A man with only months to live has been isolated in his apartment after the only lift in his block broke last month.
Residing in a 12-storey building in Cardiff, Neil Barnes said he has stopped leaving his flat as it takes almost a half hour for him to climb the stairs to his 10th floor home.
The 69-year-old has been told he could have less than a year to live following his bowel cancer diagnosis, which has since spread to his liver, lungs and spine.
The retired engineer, who has lived in the apartment for the past 11 years, said: "It's claustrophobic, it feels like Covid again with the lockdowns.
"It's tough on your wellbeing, but I've also got lots of appointments and things to sort out, with the hospice for example, which I've had to cancel."
He added: "The engineer got called out and said he'd come back the next day but it then transpired that the lift needed a part which is in Germany and wouldn't arrive for more than a week.
"It's been ten days and we're in the same position and I haven't left other than for an appointment and that was excruciating.
"I've had problems with my back for a while but I've now been told it's because the cancer has spread to my spine.
"It means it's agony for me to climb the 162 steps."
The building, which is located at Victoria Wharf near the International Sports Village in Cardiff, is managed by First Port.
A representative said they had ordered the necessary part for the lift shortly after it was reported broken on November 21, but due to it being manufactured abroad, there were delivery delays.
Mr Barnes continued: “It’s a 12-storey building and there are many people in this building who are disabled and need access to a lift.
“My wife who is 66 has had to go out and get the shopping without me and she had to lug it up the stairs completely on her own."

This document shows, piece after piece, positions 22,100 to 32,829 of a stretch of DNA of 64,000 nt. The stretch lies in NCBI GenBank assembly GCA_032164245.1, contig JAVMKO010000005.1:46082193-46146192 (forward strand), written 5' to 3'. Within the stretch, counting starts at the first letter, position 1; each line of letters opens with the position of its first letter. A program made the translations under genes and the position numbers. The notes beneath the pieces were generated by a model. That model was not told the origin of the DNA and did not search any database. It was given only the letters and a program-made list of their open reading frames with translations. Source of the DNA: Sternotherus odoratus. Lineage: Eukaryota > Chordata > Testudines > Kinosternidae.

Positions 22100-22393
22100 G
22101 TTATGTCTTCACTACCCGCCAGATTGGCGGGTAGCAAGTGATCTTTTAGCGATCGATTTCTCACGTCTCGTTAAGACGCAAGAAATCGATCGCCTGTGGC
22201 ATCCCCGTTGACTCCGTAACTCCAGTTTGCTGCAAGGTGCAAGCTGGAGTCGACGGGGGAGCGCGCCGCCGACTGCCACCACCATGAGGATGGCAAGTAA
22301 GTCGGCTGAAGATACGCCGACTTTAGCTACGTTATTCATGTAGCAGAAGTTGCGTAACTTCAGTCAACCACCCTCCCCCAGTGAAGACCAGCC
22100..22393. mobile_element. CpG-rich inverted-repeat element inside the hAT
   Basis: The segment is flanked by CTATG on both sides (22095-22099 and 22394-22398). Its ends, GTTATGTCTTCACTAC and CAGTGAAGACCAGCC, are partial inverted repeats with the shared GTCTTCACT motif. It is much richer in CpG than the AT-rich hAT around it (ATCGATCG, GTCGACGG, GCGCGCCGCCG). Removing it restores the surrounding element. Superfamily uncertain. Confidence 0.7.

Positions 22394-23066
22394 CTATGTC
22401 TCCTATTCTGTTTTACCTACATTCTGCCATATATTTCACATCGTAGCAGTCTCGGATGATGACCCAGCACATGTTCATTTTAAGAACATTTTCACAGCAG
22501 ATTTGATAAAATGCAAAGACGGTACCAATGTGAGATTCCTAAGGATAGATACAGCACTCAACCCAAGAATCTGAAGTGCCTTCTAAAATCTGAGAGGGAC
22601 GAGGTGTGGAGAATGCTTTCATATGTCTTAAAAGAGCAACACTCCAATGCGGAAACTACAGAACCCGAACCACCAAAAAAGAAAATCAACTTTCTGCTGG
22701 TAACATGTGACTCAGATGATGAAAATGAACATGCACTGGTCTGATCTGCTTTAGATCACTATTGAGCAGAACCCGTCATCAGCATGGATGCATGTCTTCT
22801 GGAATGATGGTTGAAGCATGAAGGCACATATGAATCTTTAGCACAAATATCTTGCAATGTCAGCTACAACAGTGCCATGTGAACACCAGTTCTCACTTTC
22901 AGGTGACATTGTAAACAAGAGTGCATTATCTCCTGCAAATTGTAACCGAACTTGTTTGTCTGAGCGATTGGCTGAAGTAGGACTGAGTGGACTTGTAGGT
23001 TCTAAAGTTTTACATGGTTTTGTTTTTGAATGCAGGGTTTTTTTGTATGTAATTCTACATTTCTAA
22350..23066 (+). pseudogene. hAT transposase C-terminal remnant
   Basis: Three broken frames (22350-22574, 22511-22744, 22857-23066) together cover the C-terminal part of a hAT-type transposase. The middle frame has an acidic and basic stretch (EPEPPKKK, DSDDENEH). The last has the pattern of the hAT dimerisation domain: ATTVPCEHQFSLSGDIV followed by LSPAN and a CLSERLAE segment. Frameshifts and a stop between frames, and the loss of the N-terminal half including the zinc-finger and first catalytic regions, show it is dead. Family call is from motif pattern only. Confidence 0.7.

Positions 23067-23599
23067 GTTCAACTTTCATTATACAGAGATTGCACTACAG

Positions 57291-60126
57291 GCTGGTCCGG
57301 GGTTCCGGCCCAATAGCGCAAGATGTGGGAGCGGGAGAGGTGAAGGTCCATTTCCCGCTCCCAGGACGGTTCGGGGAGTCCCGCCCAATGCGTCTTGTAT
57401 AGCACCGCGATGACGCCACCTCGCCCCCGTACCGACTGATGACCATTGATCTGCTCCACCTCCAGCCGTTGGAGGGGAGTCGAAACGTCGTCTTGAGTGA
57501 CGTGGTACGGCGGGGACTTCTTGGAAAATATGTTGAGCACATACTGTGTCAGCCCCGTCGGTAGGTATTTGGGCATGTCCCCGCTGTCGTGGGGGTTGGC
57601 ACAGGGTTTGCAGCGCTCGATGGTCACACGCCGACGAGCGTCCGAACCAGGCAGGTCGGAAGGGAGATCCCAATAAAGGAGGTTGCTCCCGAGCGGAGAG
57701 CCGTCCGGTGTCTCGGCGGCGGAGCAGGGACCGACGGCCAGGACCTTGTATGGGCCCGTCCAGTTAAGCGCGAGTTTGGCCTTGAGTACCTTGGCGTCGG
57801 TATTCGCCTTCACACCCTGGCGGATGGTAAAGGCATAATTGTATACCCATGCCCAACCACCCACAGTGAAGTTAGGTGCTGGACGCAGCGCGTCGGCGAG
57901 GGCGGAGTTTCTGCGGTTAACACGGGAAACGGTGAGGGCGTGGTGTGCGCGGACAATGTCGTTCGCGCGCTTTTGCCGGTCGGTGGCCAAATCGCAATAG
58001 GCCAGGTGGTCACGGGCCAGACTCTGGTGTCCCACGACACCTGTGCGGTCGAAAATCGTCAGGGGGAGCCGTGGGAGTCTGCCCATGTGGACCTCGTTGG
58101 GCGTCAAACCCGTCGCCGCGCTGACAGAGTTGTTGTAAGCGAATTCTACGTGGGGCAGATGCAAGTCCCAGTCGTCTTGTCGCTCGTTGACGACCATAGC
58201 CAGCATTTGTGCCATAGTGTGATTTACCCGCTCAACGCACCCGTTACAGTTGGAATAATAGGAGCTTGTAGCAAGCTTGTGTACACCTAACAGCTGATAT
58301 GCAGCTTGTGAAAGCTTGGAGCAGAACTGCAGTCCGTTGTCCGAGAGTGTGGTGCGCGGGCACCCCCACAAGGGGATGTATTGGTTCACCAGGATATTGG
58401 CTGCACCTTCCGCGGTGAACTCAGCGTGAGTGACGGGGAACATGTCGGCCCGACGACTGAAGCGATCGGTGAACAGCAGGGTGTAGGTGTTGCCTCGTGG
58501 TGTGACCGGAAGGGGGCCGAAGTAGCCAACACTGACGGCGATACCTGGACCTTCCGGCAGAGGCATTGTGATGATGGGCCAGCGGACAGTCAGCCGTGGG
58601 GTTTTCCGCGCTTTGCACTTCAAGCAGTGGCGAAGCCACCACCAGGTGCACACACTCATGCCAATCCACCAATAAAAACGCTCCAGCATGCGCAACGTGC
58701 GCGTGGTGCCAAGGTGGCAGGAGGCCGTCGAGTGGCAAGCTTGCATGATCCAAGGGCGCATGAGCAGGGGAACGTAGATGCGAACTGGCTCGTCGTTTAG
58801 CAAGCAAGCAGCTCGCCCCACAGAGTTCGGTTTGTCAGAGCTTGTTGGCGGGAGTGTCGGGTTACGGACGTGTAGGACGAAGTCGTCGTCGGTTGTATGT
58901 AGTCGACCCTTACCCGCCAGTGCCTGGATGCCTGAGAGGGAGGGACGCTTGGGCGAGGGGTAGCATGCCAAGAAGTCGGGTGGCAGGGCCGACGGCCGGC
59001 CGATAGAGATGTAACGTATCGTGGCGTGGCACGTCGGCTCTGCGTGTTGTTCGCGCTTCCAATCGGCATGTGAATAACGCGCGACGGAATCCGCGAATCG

He also claimed staff at Victoria Wharf refused to aid him when he asked for assistance: "We’ve asked staff on site to help and they’ve said no-one was available to assist us because they're not trained in that way.
"All we asked was if they could carry a fold-up chair up the stairs for me. Considering we pay a £4,000 annual maintenance fee, I’d have thought that the least they could do was help us up the stairs.”
He added: “I don’t think they have a log or realise the number of people who have disabilities in this building.
"There should at the very least be more support so people don't feel locked in their apartments."
A spokesman for First Port said: "We fully understand the difficulties a lift outage can pose.
"We have issued regular updates to residents throughout, and our team will continue to do all they can to support those who require help.
"Since the breakdown of the lift, we have explored all possible options to restore the lift, including temporary solutions.
"Unfortunately, the lift requires a replacement part, which is also a vital safety component, meaning a temporary solution has not been possible.
“Although the replacement part was ordered on the day the breakdown occurred, the required part is manufactured outside of the UK, which has delayed the necessary repairs.
"We understand the replacement part has now been dispatched and engineers are on standby to complete the repairs as soon as the part arrives, in the coming days."
Want a quick and expert briefing on the biggest news stories? Listen to our latest podcasts to find out What You Need To Know...